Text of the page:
Your child starting school is a big change in your family life, and they might feel both excited and nervous about it. They might be worried about making friends, the change of routine, and tackling schoolwork, and you may feel anxious for them about the same things. It’s a major transition, especially for children who haven’t attended nursery or preschool. To help prepare you, here’s some information from a prep school in Hampstead on what to expect when your child starts school.
Many schools provide new pupils with a settling in period to make the transition less daunting and ease them into school life gradually. Your child might only attend for half days initially, or the class might be split into groups attending on different days. You’ll probably be allowed to accompany your child into the classroom during the first few weeks to help them get settled; it’s a good idea to use this time to encourage some independence, such as prompting your child to find the correct place for their lunchbox and backpack to go. This will make it easier when the time comes to leave them at the classroom door.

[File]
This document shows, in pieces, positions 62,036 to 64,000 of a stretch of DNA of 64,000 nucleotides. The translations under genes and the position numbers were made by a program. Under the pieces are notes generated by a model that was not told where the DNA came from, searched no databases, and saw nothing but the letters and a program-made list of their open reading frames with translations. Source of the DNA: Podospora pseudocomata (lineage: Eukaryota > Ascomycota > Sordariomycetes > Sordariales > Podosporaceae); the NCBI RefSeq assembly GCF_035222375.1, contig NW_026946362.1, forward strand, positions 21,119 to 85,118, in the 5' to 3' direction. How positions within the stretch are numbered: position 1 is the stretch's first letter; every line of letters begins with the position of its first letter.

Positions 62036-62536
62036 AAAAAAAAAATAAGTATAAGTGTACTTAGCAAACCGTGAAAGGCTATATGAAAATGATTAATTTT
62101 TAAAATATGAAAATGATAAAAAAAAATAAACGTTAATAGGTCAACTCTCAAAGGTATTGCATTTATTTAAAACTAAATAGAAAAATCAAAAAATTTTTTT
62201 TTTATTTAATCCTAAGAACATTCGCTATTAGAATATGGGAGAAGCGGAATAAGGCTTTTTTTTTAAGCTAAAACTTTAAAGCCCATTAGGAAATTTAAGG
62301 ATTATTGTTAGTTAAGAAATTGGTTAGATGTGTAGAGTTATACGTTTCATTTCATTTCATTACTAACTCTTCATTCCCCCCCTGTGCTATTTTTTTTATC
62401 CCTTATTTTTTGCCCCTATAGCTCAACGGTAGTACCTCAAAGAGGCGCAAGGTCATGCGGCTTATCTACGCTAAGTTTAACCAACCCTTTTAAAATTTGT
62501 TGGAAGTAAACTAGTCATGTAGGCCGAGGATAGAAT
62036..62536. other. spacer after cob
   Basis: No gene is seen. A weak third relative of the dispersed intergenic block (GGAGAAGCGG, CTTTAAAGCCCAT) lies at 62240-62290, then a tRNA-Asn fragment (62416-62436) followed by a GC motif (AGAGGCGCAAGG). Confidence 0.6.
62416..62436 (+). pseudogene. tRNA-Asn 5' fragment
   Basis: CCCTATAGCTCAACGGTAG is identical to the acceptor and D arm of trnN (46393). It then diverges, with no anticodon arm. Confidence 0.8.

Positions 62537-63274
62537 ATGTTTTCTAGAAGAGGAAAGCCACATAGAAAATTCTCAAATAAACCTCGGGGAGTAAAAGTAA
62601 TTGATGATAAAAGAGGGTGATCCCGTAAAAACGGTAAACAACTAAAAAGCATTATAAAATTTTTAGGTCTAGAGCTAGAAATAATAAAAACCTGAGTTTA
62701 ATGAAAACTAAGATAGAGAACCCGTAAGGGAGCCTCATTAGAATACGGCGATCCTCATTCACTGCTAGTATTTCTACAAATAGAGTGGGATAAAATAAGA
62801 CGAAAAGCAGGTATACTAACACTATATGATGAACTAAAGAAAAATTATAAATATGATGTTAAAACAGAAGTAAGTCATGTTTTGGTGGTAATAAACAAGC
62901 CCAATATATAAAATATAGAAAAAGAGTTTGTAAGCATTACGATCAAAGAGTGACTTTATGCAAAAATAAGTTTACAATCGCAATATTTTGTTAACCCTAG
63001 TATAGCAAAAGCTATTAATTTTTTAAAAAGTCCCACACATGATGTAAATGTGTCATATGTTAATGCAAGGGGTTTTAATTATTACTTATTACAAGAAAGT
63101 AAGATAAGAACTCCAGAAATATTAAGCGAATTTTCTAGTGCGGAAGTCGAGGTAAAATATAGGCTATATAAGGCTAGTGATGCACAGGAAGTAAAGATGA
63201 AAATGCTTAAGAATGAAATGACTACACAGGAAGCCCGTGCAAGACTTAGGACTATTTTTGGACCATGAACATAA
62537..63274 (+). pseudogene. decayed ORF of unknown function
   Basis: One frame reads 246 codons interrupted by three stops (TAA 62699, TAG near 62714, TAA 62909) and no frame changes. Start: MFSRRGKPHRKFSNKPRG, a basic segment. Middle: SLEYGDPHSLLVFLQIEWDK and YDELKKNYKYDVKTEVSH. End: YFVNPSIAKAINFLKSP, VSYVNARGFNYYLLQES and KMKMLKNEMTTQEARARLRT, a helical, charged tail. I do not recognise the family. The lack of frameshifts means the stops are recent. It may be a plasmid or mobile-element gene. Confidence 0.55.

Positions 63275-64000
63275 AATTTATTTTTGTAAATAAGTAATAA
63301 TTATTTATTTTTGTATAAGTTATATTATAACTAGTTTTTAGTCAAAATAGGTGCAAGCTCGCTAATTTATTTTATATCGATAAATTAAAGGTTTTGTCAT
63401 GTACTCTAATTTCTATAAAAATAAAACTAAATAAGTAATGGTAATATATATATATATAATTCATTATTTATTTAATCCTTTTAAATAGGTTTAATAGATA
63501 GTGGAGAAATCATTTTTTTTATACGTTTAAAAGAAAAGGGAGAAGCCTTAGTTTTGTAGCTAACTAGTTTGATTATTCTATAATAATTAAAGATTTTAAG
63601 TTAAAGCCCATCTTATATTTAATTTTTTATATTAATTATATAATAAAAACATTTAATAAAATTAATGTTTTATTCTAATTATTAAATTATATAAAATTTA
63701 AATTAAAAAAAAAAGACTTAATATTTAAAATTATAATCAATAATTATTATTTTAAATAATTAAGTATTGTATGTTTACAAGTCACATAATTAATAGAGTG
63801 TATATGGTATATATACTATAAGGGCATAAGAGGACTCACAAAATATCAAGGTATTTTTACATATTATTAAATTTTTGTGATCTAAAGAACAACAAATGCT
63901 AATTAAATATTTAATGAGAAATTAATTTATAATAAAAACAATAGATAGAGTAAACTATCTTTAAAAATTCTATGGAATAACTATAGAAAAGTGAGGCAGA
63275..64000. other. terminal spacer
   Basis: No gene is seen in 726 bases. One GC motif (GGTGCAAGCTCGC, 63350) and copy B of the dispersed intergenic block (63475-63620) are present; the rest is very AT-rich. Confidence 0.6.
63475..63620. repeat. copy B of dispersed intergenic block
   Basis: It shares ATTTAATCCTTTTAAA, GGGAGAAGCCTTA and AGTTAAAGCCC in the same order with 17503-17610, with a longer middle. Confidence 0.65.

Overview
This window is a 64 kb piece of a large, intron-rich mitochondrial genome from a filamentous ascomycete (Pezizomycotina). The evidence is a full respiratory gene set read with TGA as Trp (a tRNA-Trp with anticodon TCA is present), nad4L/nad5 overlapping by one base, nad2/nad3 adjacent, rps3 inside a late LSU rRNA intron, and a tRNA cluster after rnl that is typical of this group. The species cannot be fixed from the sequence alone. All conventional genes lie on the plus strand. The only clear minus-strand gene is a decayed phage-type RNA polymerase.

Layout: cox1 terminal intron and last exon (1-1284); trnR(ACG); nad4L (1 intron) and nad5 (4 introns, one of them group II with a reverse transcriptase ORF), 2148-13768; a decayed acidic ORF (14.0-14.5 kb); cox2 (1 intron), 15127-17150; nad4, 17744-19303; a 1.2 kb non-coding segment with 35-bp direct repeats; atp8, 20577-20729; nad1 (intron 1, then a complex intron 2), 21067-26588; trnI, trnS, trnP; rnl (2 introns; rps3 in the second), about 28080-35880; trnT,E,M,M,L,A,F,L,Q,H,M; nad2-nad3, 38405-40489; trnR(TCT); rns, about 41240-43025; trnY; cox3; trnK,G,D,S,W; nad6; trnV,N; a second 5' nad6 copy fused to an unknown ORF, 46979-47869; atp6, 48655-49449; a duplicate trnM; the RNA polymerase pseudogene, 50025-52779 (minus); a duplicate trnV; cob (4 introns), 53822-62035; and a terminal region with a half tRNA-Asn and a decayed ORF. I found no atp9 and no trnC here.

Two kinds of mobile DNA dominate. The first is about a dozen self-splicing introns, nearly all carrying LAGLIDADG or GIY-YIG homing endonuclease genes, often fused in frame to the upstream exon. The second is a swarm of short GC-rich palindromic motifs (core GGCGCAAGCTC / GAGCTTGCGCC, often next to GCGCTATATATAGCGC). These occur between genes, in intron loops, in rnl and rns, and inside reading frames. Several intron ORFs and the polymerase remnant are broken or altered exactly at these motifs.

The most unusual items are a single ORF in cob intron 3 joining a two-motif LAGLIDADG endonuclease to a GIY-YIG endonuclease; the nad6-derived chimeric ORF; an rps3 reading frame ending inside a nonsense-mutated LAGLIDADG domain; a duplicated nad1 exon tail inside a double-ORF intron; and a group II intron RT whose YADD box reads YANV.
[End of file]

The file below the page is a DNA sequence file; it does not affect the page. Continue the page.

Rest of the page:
It’s important to try to get into a routine as quickly as possible so your child feels secure and knows what to expect each day. Stick to set bedtimes and waking up times, and prompt them to get ready for school in a particular order so everything becomes a habit. This will provide a level of certainty when they might be feeling a little unsure about all the new things they’re experiencing.
You’ll probably be eager to hear all about your child’s first few days at school, but you might find that they’re not very communicative. The first weeks at school can be very tiring for young children not used to the routine, so they might just want to relax and switch off when they get home, rather than have a lengthy discussion about what they got up to. In this case, it might be best to ask questions later on in the evening or at the weekends when they’re feeling more energised.
The academic side of starting school might be a bit of a challenge for your child, although in reception year teachers will focus on helping children learn the foundations for their future learning. They probably won’t get much homework during their first year, although you may be asked to support them with learning phonics and decoding words to help them learn to read.
Just take things slowly, and allow your child to get used to school at their own pace.